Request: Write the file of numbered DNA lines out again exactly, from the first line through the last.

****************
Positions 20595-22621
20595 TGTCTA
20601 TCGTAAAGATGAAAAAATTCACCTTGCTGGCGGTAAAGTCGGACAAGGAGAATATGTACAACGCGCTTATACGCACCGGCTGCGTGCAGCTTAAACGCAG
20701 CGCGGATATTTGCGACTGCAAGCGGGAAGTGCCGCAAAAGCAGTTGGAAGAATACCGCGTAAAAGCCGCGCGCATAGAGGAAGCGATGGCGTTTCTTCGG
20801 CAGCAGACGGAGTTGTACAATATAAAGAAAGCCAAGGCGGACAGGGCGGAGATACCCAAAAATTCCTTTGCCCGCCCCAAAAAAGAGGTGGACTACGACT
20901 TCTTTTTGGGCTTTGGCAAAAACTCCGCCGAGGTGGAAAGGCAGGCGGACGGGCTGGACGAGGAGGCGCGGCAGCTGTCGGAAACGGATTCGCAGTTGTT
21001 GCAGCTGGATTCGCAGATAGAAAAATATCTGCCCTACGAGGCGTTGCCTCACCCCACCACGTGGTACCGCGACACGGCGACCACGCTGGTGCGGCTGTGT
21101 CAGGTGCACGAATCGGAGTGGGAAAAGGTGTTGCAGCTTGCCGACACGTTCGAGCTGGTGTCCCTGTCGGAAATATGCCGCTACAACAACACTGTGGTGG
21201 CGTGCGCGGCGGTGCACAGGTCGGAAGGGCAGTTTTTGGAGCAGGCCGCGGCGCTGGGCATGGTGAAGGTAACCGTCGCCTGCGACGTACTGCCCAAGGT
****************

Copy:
Positions 20595-22621
20595 TGTCTA
20601 TCGTAAAGATGAAAAAATTCACCTTGCTGGCGGTAAAGTCGGACAAGGAGAATATGTACAACGCGCTTATACGCACCGGCTGCGTGCAGCTTAAACGCAG
20701 CGCGGATATTTGCGACTGCAAGCGGGAAGTGCCGCAAAAGCAGTTGGAAGAATACCGCGTAAAAGCCGCGCGCATAGAGGAAGCGATGGCGTTTCTTCGG
20801 CAGCAGACGGAGTTGTACAATATAAAGAAAGCCAAGGCGGACAGGGCGGAGATACCCAAAAATTCCTTTGCCCGCCCCAAAAAAGAGGTGGACTACGACT
20901 TCTTTTTGGGCTTTGGCAAAAACTCCGCCGAGGTGGAAAGGCAGGCGGACGGGCTGGACGAGGAGGCGCGGCAGCTGTCGGAAACGGATTCGCAGTTGTT
21001 GCAGCTGGATTCGCAGATAGAAAAATATCTGCCCTACGAGGCGTTGCCTCACCCCACCACGTGGTACCGCGACACGGCGACCACGCTGGTGCGGCTGTGT
21101 CAGGTGCACGAATCGGAGTGGGAAAAGGTGTTGCAGCTTGCCGACACGTTCGAGCTGGTGTCCCTGTCGGAAATATGCCGCTACAACAACACTGTGGTGG
21201 CGTGCGCGGCGGTGCACAGGTCGGAAGGGCAGTTTTTGGAGCAGGCCGCGGCGCTGGGCATGGTGAAGGTAACCGTCGCCTGCGACGTACTGCCCAAGGT